As for the premise of the article, I agree 100% that this weekend’s staggered final games has been patently unfair and in the case of Houston, silly. (side note: How much value did Rapids ticket holders get from paying for a virtual reserve match?) The solution is to schedule the games concurrently from the beginning. With the current playoff format, it would make sense and provide two days of intrigue to do each conference on different days.

  4. Steve Davis - Oct 28, 2012 at 12:26 PM

    “The solution is to schedule the games concurrently from the beginning.” Bingo. Yes, moving games is never ideal.

    • pensfan603 - Oct 29, 2012 at 11:18 AM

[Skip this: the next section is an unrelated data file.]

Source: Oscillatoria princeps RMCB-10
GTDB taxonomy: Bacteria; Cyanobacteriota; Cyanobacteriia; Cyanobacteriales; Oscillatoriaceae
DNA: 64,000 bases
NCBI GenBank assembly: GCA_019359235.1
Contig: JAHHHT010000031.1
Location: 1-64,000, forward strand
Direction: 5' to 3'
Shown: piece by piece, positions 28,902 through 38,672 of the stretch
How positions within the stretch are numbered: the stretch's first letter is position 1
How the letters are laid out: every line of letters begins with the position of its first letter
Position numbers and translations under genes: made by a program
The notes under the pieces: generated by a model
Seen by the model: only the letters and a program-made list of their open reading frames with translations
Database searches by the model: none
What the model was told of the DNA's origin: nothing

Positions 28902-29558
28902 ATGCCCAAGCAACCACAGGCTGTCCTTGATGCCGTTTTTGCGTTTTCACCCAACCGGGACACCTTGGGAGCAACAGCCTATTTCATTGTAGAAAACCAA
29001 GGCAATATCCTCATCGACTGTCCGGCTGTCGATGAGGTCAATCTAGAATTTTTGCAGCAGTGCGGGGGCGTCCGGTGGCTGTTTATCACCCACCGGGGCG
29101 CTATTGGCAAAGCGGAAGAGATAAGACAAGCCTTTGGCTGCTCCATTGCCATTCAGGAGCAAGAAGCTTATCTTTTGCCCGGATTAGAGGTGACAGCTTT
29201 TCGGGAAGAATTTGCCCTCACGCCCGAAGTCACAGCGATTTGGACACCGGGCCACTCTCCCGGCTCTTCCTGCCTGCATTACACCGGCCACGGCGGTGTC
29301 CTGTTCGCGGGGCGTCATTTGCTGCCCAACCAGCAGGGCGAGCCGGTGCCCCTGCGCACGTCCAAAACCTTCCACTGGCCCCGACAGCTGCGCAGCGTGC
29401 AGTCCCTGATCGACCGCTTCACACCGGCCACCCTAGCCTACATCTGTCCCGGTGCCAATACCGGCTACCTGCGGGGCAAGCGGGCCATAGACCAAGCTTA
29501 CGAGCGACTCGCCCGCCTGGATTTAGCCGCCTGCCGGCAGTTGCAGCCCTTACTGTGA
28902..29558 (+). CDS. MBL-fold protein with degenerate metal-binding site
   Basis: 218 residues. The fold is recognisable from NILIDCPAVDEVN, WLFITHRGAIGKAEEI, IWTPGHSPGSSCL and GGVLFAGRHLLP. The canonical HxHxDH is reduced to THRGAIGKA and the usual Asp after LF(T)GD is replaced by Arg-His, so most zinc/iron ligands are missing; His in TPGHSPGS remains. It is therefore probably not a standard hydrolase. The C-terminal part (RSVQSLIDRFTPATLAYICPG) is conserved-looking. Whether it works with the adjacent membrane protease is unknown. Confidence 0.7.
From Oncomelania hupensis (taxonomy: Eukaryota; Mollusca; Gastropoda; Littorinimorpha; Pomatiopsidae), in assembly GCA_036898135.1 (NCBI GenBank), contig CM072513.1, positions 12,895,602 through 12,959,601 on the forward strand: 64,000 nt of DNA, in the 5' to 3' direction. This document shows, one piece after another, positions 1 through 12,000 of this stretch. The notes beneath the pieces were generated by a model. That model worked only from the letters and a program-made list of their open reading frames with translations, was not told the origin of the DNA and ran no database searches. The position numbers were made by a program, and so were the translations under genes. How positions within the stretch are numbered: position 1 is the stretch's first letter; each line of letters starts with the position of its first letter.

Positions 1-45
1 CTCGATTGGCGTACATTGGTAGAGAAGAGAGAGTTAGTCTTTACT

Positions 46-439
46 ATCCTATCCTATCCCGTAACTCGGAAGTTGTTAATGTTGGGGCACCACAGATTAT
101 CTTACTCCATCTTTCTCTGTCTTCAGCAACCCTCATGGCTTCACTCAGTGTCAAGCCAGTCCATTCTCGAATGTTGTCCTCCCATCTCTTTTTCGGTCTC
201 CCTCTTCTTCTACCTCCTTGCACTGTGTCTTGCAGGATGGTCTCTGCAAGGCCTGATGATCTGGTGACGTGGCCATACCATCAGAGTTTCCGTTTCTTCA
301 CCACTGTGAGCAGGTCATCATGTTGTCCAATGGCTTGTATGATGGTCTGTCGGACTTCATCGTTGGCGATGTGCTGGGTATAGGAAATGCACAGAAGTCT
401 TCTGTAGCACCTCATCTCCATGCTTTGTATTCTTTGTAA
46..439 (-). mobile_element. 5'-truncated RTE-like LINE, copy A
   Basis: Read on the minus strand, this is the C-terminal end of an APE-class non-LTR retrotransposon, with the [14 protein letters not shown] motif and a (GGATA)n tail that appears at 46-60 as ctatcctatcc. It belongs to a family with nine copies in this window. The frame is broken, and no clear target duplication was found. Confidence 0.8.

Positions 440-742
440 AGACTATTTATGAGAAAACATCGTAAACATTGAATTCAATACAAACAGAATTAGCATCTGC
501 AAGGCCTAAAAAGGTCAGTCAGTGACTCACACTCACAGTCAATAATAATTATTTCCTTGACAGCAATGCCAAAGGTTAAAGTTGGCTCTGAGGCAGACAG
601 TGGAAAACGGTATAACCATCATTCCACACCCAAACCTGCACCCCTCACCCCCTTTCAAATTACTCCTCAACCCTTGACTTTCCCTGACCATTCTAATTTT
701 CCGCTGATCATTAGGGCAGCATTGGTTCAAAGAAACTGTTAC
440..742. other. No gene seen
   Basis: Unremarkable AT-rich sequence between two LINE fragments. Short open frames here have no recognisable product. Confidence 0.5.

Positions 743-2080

First uneven scheduled do to amount of teams second not all of the arenas are avaliable at one specific time, you also have to remember there are restrictions against teams like the houston dynamo from playing home games at certain times do to extreme heat, and other risks, not to mention the point you have so many west coast teams figuring out a certain time that would work is unlikely second, as I said before normally survival sunday in the EPL is a drowler and not that interesting since absolutely non of the games actually matter in there league 90% of the time on survivor sunday. I mean normally the most drama they get is “can this team about to be religated actually win for once and stay in the epl” its why they call it survival. having them all at the same time would of done nothing, Yes you will have meaning less games but thats because you have so many games in the schedule look at any sport that has over 30 games in a seaosn it happens baseball, basketball, hockey nothing you can do but shorten the season.